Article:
We also hope that the NMFS will go further in its proposed rule by creating seasonal closures to risk-prone fishing gear in key areas of the Northeast during the time when right whales are feeding in the area. This would include additional funding for research into fishing gear that does not pose a risk of deadly entanglement; the mandatory use of marked fishing lines in lobster and crab fisheries to identify and implement targeted risk reduction measures; and increased enforcement to ensure that fisheries comply with federal mandates.

Right whales have suffered terribly for many decades, and they are perhaps the world’s most endangered large whale species. Whalers named them right whales because they are slow-moving and live close to the coast, making them the “right” whale to kill. Their rapidly-declining numbers led to these whales gaining international protection in the 1930s, after which their numbers increased slowly, but they are declining once again as human activities threaten their survival.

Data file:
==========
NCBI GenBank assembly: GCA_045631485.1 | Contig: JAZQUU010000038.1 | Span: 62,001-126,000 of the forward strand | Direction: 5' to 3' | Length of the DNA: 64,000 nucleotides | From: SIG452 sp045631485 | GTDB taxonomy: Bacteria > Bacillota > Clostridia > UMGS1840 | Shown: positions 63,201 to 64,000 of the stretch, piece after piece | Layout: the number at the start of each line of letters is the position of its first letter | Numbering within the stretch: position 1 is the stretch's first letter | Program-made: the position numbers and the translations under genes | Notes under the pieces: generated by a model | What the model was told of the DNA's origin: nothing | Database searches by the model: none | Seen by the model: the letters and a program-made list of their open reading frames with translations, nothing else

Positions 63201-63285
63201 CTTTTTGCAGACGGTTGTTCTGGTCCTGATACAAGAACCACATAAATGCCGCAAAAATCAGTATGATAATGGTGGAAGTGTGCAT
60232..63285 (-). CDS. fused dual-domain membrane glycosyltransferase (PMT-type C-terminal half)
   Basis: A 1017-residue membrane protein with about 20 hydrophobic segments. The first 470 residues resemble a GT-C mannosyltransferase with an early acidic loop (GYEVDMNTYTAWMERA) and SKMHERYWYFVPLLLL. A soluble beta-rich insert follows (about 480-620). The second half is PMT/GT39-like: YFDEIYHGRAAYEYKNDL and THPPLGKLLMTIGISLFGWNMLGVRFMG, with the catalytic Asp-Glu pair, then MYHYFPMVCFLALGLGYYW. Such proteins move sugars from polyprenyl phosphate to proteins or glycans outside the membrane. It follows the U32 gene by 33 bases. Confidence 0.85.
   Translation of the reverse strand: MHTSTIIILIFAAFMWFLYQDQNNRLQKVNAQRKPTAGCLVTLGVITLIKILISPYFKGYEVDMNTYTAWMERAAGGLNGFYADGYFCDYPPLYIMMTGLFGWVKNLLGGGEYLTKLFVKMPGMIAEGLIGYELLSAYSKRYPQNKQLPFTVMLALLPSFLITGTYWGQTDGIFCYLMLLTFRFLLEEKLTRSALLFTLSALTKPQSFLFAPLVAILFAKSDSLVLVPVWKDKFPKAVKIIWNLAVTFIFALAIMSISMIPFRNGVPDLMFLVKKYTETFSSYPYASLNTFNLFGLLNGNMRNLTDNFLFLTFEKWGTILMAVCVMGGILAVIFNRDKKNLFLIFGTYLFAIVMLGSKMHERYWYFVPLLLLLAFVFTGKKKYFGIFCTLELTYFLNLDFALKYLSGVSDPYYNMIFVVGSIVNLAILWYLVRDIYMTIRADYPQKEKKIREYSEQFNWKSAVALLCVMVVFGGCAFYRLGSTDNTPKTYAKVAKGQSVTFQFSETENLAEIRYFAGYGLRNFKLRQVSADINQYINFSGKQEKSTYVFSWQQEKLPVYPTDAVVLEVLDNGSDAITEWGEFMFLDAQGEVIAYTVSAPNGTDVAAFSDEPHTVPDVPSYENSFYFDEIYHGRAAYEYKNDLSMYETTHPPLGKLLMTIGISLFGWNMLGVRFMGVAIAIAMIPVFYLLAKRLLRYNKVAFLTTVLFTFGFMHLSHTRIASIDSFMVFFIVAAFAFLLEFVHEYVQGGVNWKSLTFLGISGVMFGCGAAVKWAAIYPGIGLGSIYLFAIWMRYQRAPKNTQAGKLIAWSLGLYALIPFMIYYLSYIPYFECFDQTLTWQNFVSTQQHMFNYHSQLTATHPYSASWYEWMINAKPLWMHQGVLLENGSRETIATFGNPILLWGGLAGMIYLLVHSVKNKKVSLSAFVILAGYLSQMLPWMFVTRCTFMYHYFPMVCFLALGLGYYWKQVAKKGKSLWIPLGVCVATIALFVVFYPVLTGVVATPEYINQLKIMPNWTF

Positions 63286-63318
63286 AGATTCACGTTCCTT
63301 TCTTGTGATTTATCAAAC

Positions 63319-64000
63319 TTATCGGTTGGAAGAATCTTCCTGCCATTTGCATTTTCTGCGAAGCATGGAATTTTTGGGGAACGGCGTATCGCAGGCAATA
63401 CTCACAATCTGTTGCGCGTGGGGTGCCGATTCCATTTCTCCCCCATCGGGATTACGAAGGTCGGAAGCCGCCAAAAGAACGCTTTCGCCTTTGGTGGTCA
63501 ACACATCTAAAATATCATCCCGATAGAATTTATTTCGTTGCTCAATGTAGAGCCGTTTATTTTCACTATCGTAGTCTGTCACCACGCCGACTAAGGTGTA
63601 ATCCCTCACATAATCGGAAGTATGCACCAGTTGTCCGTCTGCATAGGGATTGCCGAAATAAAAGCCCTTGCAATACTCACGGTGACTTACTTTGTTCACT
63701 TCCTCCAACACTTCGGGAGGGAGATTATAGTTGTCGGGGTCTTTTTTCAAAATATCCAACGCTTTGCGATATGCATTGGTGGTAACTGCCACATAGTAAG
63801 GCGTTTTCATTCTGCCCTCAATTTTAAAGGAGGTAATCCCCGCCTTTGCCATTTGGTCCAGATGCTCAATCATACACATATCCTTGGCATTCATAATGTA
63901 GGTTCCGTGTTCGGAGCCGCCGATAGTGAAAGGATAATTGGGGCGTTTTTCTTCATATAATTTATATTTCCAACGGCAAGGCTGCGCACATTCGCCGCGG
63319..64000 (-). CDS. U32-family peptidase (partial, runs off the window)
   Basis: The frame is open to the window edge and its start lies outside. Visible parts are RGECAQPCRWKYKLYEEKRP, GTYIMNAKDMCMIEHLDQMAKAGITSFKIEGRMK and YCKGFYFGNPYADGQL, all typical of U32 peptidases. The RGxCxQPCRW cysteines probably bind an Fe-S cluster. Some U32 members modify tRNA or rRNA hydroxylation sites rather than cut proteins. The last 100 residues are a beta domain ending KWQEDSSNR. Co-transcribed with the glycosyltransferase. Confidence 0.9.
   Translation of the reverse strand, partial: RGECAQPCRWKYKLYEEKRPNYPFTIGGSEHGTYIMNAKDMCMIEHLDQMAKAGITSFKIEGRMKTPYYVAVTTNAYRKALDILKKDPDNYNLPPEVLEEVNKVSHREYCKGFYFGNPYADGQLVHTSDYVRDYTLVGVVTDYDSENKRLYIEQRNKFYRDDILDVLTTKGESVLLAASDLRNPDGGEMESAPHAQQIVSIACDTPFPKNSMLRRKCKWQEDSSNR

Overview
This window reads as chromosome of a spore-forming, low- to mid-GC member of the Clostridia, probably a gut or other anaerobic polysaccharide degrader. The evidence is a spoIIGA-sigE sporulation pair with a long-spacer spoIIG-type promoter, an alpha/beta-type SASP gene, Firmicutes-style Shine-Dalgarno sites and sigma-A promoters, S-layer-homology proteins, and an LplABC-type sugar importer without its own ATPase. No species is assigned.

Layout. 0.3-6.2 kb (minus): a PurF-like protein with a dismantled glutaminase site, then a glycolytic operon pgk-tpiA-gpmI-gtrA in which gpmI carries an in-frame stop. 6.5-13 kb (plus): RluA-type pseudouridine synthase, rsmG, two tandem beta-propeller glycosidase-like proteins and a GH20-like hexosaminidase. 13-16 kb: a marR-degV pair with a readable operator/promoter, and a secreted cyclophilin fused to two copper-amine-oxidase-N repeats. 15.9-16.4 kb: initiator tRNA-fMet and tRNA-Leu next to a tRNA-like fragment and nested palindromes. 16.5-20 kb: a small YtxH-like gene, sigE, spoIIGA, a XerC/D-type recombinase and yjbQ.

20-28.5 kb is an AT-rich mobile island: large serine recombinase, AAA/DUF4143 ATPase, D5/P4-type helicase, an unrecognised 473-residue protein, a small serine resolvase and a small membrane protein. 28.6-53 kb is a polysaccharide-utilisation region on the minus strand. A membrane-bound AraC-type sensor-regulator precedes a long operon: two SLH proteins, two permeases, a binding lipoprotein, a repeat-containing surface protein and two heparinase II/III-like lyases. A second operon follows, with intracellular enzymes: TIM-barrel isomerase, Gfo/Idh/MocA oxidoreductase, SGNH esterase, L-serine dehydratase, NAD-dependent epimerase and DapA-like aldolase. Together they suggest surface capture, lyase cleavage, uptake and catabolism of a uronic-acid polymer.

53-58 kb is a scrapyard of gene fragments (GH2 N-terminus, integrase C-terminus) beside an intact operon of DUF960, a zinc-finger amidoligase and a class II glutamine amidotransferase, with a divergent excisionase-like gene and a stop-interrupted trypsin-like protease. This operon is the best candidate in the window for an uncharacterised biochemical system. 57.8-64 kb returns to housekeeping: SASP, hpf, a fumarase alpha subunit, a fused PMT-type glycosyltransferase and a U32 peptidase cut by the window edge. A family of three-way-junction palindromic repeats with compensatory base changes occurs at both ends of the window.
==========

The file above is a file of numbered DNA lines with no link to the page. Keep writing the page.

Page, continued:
You can help to ensure that our government acts to protect these creatures before it is too late. The NMFS recently held public hearings and has promised a court that it will propose new restrictions by early next year. Please leave your comment here and let the agency know you support these and additional protections. The time to help right whales is right now.

Kitty Block is President and CEO of the Humane Society of the United States.

Tuesday, August 20, 2019

Where do the Democratic presidential candidates stand on animal protection issues?